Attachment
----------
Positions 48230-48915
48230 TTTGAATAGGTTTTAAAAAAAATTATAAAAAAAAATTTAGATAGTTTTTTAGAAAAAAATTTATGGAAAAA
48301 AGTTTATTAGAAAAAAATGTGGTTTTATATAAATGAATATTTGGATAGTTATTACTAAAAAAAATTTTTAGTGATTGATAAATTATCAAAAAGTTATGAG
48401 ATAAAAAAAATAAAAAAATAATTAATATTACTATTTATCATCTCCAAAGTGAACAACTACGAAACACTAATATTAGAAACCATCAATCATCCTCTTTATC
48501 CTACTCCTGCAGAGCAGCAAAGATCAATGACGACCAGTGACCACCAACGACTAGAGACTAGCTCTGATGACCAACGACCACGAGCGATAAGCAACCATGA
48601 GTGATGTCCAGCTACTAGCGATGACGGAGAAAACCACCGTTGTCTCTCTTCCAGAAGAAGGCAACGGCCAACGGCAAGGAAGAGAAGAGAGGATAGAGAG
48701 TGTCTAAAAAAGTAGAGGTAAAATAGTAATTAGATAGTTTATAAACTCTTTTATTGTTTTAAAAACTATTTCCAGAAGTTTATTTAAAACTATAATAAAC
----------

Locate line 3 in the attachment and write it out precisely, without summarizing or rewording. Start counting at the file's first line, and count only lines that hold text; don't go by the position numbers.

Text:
48301 AGTTTATTAGAAAAAAATGTGGTTTTATATAAATGAATATTTGGATAGTTATTACTAAAAAAAATTTTTAGTGATTGATAAATTATCAAAAAGTTATGAG